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A Blog About FTC regulations and happenings

For-profit education needs rebranding. With the recent appointment of Michael Dakduk as key advisor to the Association of Private Sector Colleges and Universities, the sector has made a step in the right direction. The onslaught of negative news against for-profit educators has severely impacted industry growth. Recent reports on drops in enrollment (and thus earnings) at Bridgepoint Education, Inc.,Strayer Education, Inc., Education Management Corp. and Apollo Group Inc. demonstrate just how hard the sector has been hit. A central problem is for-profit education’s extreme unpopularity among government regulators – thanks, largely, to some bad actors overselling their programs and pressuring prospective students. Regulators both perceive and characterize for-profit educators as unscrupulous opportunists. Unfortunately for the industry, this is a characterization regulators like to broadcast to the public without much qualification. (Query: since when did it become okay for government representatives to lambast whole industries – and imperil jobs in those industries – for the actions of a few?).  Most recently, the FTC has launched a campaign to... Read more

A lawsuit filed in Massachusetts state court recently raised the issue of whether a former employee’s LinkedIn post announcing a new job could violate an anti-solicitation clause of a non-compete contract with the former employer. In KNF&T Inc. v. Muller, staffing company KNF&T filed suit against its former vice president, Charlotte Muller, for violating a… Read More

Last week, a federal judge in California declined to grant a summary judgment motion to LegalZoom.com, Inc., in its lawsuit accusing rival Rocket Lawyer, Inc. over claims of trademark infringement, unfair competition, and false and misleading advertising that focus on the use of the word “free” in advertisements by Rocket Lawyer. LegalZoom and Rocket Lawyer… Read More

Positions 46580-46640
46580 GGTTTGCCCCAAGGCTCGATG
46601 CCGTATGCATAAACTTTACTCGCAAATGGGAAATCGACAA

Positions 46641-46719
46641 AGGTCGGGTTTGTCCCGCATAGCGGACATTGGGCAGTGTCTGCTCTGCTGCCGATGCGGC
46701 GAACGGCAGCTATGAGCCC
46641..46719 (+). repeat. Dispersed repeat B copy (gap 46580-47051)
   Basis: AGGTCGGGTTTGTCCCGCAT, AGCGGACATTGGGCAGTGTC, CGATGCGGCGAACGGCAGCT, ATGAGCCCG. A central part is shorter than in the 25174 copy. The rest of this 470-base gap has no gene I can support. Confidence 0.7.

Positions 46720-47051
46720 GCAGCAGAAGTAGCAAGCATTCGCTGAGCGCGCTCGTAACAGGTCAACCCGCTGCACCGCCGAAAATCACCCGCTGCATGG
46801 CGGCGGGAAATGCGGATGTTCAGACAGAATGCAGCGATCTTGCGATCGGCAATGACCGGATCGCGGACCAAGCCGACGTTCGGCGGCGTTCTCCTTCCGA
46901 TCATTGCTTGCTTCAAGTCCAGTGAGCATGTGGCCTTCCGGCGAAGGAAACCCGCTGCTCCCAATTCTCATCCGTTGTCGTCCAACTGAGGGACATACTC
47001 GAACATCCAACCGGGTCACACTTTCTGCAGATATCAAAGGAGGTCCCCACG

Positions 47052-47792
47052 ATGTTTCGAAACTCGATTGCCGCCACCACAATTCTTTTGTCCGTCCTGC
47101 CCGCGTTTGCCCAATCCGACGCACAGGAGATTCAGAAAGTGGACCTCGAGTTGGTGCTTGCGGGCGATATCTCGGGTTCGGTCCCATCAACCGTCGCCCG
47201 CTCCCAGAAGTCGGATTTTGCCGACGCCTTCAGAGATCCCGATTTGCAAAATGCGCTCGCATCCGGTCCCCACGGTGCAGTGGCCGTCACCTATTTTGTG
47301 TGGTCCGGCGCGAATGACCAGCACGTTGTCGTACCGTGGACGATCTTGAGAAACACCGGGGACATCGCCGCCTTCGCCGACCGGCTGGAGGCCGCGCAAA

In September, 40 state attorneys general wrote to the U.S. Food and Drug Administration (FDA) asking the agency to take all available measures to issue regulations on the advertising, ingredients, and sale to minors of electronic cigarettes, also known as e-cigarettes or e-cigs. The full text of the letter is available here. The FDA has set… Read More

Google recently announced that it would be taking action to demote websites that profit from the use of mugshot photos. These mugshot sites compile booking photographs taken after people’s arrests and publish them along with the arrestees’ names and information concerning the charges against them. Individuals who want their mugshot and arrest record deleted from… Read More

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October 11, 2013

FTC Takes Tough Action Against ‘Scareware’ Tactics

By: Nicole Kardell

A great way to make money is to develop a product or service that responds to a consumer want or demand, and then to stay ahead of prospective competitors by offering better pricing or quality. A not-so-great way to make money is to convince consumers to buy a product or service that they don’t really… Read More

On October 3, 2013, the Consumer Financial Protection Bureau announced it had filed a complaint in federal district court in Washington state against a leading debt-settlement payment processor, Meracord LLC, and its CEO.  The CFPB contends that Meracord helped third parties collect millions of dollars in illegal upfront fees from consumers. The complaint alleged violations… Read More

It’s quite clear that the Federal Trade Commission and the Federal Communications Commission view existing federal consumer protection and communications statutes as fully applicable to new modes of communication such as texting. One excellent recent example is the FTC’s stipulated settlement, including a payment of $1 million, with a debt collection agency that had sent… Read More

A company that markets video cameras that are designed to allow consumers to monitor their homes remotely has agreed to settle charges with the FTC that it failed to properly protect consumers’ privacy. This marks the FTC’s first enforcement action against a marketer of a product with connectivity to the Internet and other mobile devices,… Read More

The U.S. Court of Appeals for the Fourth Circuit recently ruled that the Telephone Consumer Protection Act (TCPA) does not violate the First Amendment by requiring robocallers to identify themselves when making calls. Three months before the Maryland gubernatorial election in 2010, political consultant Julius Henson and his company Universal Elections, Inc., were hired to… Read More

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